Tuesday, October 13, 2009

Interpreting IMS’ Shiny Happy New Forecast

IMS Health raised its 2009 U.S. growth forecast last week to a range of +4.5% to +5.5% and its 2010 forecast to a range of +3% to +5%. See IMS Health Forecasts Global Pharmaceutical Market Growth. Recall that IMS was forecasting a 2009 decline of -1% to -2% just 6 months ago, although the upgrade is no surprise given recent sales trends.

I want to clarify precisely what IMS is projecting and speculate on how it relates to the margins and revenues of drugstores, wholesalers, and Pharmacy Benefit Managers (PBMs). I’m also curious to hear what you think about this new, more optimistic outlook.


The upgrade should be no surprise to anyone who has been following IMS’ weekly reports, same-store pharmacy sales figures, or the data feeds from their wholesalers. It’s also consistent with my prediction from October 2008 that the recession would not sink the industry.

IMS’ forecast refers to sales as measured by its National Sales Perspectives (NSP) data. NSP reports sales *into* the various distribution channels tracked by IMS. Thus, the data represent product purchases from wholesalers or manufacturers, not retail pharmacy sales to patients.

NSP represents sales at invoice pricing, not sales at a list price such as Wholesale Acquisition Cost (WAC) or Average Wholesale Price (AWP). Contract pricing, such as a discounts processed via a wholesaler chargeback transaction, are apparently reflected in the IMS NSP measures of price and sales. However, rebates paid by the manufacturer—to a health plan, PBM, Part D plan, Medicaid, or others—are not reflected in these data. The press release refers to these discounts as “off-invoice discounts and rebates.”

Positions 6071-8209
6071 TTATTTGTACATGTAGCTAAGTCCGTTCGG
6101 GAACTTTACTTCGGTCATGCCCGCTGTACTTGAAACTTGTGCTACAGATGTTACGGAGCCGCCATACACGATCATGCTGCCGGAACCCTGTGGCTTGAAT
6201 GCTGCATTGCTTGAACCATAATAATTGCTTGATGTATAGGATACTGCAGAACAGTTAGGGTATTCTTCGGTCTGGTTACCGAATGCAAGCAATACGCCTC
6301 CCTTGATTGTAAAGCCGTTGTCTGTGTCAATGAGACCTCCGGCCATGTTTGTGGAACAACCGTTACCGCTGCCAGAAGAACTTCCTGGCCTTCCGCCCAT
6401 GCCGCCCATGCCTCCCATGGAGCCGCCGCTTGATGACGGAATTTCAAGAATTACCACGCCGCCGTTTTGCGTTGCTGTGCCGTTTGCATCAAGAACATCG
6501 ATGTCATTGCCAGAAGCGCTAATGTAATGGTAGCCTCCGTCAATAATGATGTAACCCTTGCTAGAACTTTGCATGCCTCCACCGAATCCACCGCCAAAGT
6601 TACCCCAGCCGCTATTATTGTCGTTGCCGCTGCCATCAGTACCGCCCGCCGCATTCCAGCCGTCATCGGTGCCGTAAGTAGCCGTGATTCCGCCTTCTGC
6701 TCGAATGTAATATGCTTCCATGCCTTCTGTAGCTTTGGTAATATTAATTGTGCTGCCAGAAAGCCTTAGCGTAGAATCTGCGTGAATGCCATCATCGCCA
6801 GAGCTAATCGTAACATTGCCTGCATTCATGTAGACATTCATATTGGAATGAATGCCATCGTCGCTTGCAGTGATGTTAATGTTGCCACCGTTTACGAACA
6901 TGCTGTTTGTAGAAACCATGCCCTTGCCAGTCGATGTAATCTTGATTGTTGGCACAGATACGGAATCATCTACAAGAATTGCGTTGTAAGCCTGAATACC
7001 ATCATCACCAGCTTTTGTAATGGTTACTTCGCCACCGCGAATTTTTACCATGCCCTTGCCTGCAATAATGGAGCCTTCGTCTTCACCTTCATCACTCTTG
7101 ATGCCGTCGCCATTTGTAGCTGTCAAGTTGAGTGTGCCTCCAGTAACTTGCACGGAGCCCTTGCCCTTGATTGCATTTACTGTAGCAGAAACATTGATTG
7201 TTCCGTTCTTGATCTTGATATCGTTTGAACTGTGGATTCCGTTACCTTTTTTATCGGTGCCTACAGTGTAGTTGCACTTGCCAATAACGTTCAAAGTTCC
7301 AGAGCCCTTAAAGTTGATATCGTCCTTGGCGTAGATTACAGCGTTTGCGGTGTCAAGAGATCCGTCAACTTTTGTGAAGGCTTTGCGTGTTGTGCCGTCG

The chart below compares growth in retail pharmacy revenues (as reported by the NACDS Industry Profile) to growth in IMS NSP sales into retail distribution channels. Click to enlarge the chart.

As you can see, NSP sales grew faster than retail sales from 2005 through 2007 by an average of 73 basis points, but slower in 2008 by 34 basis points.

What happened? Well, no one knows for sure, but here are few possibilities:
  • Any differences between the data series are statistical flukes. Oh well.

  • Retail pharmacies built extra inventory in 2005 to 2007, and worked down those inventories in 2008. IMS cites “pricing flexibility and inventory management actions” for the new higher forecasts, but offers no further explanation.

  • IMS is correcting an earlier underestimation of growth in the mass merchant and mail channels. See Prescriptions and the Economy: A Contrarian View from last October.
Another source of variation arises because NSP data do not reflect channel margins.

I estimate that generic drugs contributed $14 billion more in gross profits to pharmacies and wholesalers in 2008 than did brand drugs.
  • Only 12% of pharmacy revenues from brand prescriptions goes to the channel (pharmacies and wholesalers), while the remaining 88% goes to the manufacturer.

  • In contrast, more than half (51%) of the total pharmacy revenues from generic drug prescriptions goes to the channel.
See pages 16 to 20 of the U.S. Pharmacy Industry: 2009 Economic Report and Outlook for details behind these computations.

Anyone else care to share their insights to the new forecasts?


FYI, journalist Ed Silverman has re-launched Pharmalot, a great source for pharma industry news. Welcome back, Ed!

1 comment:

  1. Adam,
    How much of the difference in the old vs new forecast is due to higher than anticipated price increases (versus script/product sales)?


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